Heartbreak 101: Dissecting the Pain

Heartbreak 101. Photo Credit – Flickr: alisonleighlilly“Did that hurt?”

The man in front of me in line at Starbucks pointed to the rose tattoos on my upper arms.

Before I had a chance to answer, he continued.

“That’s cool. I like pain, too. That’s why I got married.” Smirk.

The lack of caffeine in my bloodstream made it difficult to reply.

“Ahh, uh huh,” I giggled.

He wanted to chat, but since I’ve had the “I want to get tattoos, too” conversation countless times with his faceless counterparts, I wasn’t interested.

A stranger is not the best person to advise you about a permanent marking on your skin.

Besides, I already got what I needed: I like pain, too. That’s why I got married???

“Have a good day!” I affirmed, trying not to be rude, as I hurriedly stuck a straw in my green tea latte and went on my way.

We’re programmed to think in terms of: pain = bad, no pain = good.

We want to avoid physical pain but don’t take the same precautions with emotional pain.

The Coffee Patron made an astute connection between our choices that produce physical and emotional pain.

Why would you put yourself through physical pain to create designs on your body?

That’s ridiculous.

Similarly, why would you put yourself through emotional pain for the sake of a permanent relationship in your life?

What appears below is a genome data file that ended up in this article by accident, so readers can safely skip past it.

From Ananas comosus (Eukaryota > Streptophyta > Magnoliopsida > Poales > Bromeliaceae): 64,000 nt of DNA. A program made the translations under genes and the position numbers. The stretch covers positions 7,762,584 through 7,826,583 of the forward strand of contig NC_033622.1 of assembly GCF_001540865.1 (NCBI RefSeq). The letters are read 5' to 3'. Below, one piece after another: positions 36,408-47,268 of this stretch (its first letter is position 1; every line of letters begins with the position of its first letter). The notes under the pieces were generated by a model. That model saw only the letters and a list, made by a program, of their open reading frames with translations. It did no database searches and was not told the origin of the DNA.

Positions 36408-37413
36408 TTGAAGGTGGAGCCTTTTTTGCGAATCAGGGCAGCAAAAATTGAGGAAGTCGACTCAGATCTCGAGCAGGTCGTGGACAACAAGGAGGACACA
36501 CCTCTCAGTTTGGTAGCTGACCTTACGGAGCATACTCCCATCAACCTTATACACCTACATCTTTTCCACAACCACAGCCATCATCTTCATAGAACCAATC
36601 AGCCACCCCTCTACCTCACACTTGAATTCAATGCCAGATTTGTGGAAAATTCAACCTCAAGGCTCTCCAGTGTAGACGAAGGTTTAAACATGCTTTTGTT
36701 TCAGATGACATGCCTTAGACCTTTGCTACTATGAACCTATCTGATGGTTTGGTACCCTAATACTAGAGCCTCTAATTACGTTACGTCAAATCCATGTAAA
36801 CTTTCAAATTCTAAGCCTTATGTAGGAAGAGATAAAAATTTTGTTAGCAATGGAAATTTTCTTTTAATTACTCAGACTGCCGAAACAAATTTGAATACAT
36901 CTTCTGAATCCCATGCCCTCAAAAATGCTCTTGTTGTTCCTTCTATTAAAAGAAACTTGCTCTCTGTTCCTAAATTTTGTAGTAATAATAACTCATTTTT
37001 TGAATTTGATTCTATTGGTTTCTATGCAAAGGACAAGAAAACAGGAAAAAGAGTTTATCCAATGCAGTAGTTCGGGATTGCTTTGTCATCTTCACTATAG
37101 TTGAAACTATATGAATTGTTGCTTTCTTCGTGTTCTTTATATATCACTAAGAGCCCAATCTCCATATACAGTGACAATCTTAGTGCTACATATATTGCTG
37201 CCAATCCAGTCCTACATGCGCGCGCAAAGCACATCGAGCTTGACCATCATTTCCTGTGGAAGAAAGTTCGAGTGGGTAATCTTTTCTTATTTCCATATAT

It is implied that we might want to avoid getting a tattoo because it hurts, but we don’t prevent broken heart pain when we have the chance.

No one ever points to a group of friends and asks, “Did that hurt?” even though most frustrations in life arise from our relationships with others.

We’re intrigued by a conscious decision to receive physical pain—so we inquire why someone would want to put themselves through “that”—but people don’t go to therapists to talk about the recurring pain from a tattoo.

They do, however, go to therapists to talk about getting over heartbreak from months, years, and sometimes decades of emotional pain caused by relationships.

While the physical pain from a tattoo is temporary, emotional pain lasts.

But I digress; my heartbreak book is not about relationships.

Can we avoid emotional pain the way we think we can avoid physical pain by not getting a tattoo?

All suffering occurs in our own minds when we focus on what we have, don’t have, never have had, or never will have.

There are other things you can focus on.

How to Overcome Heartbreak

Stefanie Flaxman is the creator of @RevisionFairy and author of a new book about heartbreak.

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